Best center fielders of all time
Best centre fielders of all time, Carlos Beltrán was expected to be inducted into the Baseball Hall of Fame after the Houston Astros won the World Series in 2017.
On par with the average Hall of Fame center fielder, Beltrán is a nine-time All-Star. With the Kansas City Royals in 1999, he was named the American League Rookie of the Year and went on to earn three Gold Glove Awards with the New York Mets over his six and a half seasons. Beltran spent the second half of the 2004 season with the Astros when he hit.435 with eight home runs and 14 RBIs in one of the most impressive postseason runs in MLB history between his two stints with the team.
1. Willie Mays
Mays hit.302, slugged 660 home runs and earned 12 Gold Glove Awards in 22 seasons in the major leagues. The most famous catch in Major League Baseball history was made by a guy who also led the league in stolen bases four times, making him the most complete player in the sport’s history. Mays was a four-time All-Star and a 24-time All-Star team member after winning the Rookie of the Year, MVP, and batting title awards. As a player, Mays accomplished so much that you wouldn’t realize he had to contend with bigotry as one of the sport’s first black heroes.
2. Ty Cobb
In spite of the fact that players in Cobb’s era didn’t hit home runs at the same rate as those in today’s game, the “Georgia Peach” nonetheless managed to drive in more runs over his storied career than any other member of the 500-home run club save for Jimmie Foxx and Eddie Murray. Cobb’s MLB-record hitting average of.366 suggests he might have succeeded in any period, but we’ll never know for sure.
3. Tris Speaker
The Boston Red Sox allowed Babe Ruth to leave the team, but sending Speaker to the Cleveland Indians after the 1915 season due to a wage dispute is one of the worst deals in MLB history. The following season, Speaker managed only a.386 batting average. When the.345 career hitter was inducted into Cooperstown’s Hall of Fame in 1937, he did so as an Indian, as he spent his entire 11-year major league career in Cleveland. During the 1914 and 1915 seasons in Boston, Speaker shared the field with a young Babe Ruth.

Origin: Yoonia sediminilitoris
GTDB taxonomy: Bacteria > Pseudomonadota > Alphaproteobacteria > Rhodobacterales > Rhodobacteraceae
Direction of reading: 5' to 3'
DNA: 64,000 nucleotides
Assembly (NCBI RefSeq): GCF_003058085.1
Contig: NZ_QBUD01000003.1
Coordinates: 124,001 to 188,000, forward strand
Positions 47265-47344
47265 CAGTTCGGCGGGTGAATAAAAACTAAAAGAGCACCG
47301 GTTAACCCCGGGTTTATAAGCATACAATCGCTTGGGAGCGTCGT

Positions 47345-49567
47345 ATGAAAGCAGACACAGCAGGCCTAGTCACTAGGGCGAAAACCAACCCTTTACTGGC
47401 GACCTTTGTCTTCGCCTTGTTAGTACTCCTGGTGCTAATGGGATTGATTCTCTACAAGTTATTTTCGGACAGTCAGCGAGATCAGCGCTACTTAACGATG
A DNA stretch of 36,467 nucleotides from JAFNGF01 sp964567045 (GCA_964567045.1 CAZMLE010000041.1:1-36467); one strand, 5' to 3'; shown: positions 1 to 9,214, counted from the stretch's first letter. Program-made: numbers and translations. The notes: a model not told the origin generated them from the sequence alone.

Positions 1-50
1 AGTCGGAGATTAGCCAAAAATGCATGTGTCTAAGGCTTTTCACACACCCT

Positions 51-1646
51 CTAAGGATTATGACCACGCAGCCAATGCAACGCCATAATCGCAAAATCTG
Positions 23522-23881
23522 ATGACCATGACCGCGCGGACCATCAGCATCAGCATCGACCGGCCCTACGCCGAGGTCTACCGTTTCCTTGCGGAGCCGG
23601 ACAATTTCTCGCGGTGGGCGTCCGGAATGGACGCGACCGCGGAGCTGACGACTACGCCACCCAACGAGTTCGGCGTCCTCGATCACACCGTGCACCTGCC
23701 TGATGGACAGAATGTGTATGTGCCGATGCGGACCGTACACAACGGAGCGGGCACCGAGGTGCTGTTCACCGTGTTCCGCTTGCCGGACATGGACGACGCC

4. Mickey Mantle
Mantle was an all-time great baseball player. Only Willie Mays and Hank Aaron were more valuable than Mickey Mantle in terms of fWAR between 1950 and 1999. In 1956, “The Mick” won the Triple Crown, making him one of baseball’s all-time great offensive performers. It was the only batting title Mantle ever won, but he led the league in runs scored, total bases, home runs, walks, on-base percentage, slugging percentage, OPS, and OPS+ three or more times in his career..
5. Mike Trout
Even if he didn’t play another game, Mike Trout’s career stats already qualify him for the Baseball Hall of Fame. Trout has three American League MVP Awards and three runner-up finishes in his first eight full seasons.
Despite only appearing in 114 games, he finished fourth in the voting for the American League MVP Award in 2017, his lowest finish in the award voting during his first eight seasons. Trout was only able to play 36 games in 2021, which you hope isn’t the beginning of a downward spiral for the player’s career. Trout has cemented his status as one of baseball’s all-time great center fielders, no matter what the future brings.
6. Ken Griffey Jr.
Griffey Jr. was the second-most valuable offensive player in the 1990s, behind only Barry Bonds, and one of the most beloved players in MLB history. Between 1993 and 2000, Griffey Jr. averaged more than 43 home runs every season, despite playing just 72 games in 1995. Injury setbacks limited Griffey Jr. to just 554 of his possible 972 games from 2001 to 2006.
In other words, you have a sense that his career could have been even better. If he had better health during that period, he might have been able to break the all-time record for home runs. Even yet, “The Kid” remains seventh in MLB history with 630 career home runs, making him one of the most dominant offensive players that the sport has ever seen.